Necessary Series Disclaimer: I am not a lawyer. The information presented in this series is based entirely on my experience as a creator and curator.
So far, we’ve looked at copyright and ways to legally work within a copyright holder’s rights. Now, we’re going to turn our attention to one of the most confusing aspects of copyright law: the Fair Use doctrine. Under Fair Use, copyrighted material may be used under certain conditions for a specific set of reasons without requiring the copyright holder’s permission or procuring a license.
To be eligible for Fair Use protection, copyrighted material must be copied verbatim, and only used for criticism, comment, news reporting, teaching, or research. In each case, the use must be limited and transformative. For example, creating a parody or satire where the purpose is criticizing or commenting on a given situation can potentially be protected by Fair Use as it transforms the work by providing commentary. Using someone’s music in a YouTube video cannot because it in no way transforms the music, nor is it a limited use of the music.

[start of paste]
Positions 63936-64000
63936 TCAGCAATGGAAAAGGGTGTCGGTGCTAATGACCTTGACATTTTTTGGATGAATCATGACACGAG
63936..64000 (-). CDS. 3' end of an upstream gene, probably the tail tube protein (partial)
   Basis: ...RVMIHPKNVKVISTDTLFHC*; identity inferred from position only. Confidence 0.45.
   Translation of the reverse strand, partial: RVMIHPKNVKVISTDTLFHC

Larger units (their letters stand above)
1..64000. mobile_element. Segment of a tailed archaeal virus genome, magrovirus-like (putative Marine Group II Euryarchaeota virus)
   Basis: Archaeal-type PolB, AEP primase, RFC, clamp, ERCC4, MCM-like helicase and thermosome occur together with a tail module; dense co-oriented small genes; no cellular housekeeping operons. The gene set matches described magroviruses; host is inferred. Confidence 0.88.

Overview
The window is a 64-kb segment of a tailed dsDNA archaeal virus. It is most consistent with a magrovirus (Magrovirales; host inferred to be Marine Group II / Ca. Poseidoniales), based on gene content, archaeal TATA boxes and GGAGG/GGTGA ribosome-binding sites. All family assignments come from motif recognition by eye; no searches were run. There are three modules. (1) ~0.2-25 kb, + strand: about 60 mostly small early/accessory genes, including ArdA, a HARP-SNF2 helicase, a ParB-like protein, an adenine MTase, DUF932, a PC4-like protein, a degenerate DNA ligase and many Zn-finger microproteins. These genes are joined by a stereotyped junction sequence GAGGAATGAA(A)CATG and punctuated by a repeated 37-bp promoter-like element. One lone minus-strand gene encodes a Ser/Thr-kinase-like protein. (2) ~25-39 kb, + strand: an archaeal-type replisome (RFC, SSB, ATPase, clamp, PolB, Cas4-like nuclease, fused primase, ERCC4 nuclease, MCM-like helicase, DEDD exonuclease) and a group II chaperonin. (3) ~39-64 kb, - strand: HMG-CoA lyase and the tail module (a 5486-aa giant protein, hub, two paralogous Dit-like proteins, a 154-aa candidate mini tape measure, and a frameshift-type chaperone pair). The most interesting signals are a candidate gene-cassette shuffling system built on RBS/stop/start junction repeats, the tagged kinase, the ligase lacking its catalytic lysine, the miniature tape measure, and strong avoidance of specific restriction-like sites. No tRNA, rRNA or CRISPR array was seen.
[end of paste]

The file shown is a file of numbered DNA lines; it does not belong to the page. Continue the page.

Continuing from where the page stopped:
If the material is being used in one of the acceptable ways, then other considerations come into play. The nature of the copyrighted work and the purpose of the copying material are taken into consideration. The amount of the original work used in the copying work is considered. And the effect of the existence of the copying work on the marketability of the original piece is looked at, including the author’s right of first publishing in cases where the copied work is unpublished.
The next few posts will be looking more closely at these considerations, but there are some outstanding resources on Fair Use that you ought to give a look if you are a remixer looking to stay on copyright holders’ good sides.
- Teaching Copyright
- What is Fair Use? | Stanford University Libraries
- What is Fair Use | Columbia Copyright Advisory Office
And finally, BYU has a Fair Use checklist that does a pretty fair job of helping those incorporating copyrighted materials into their own work sort out what is most likely Fair Use and what isn’t. Even if you’re feeling pretty confident, take advantage of this great resource!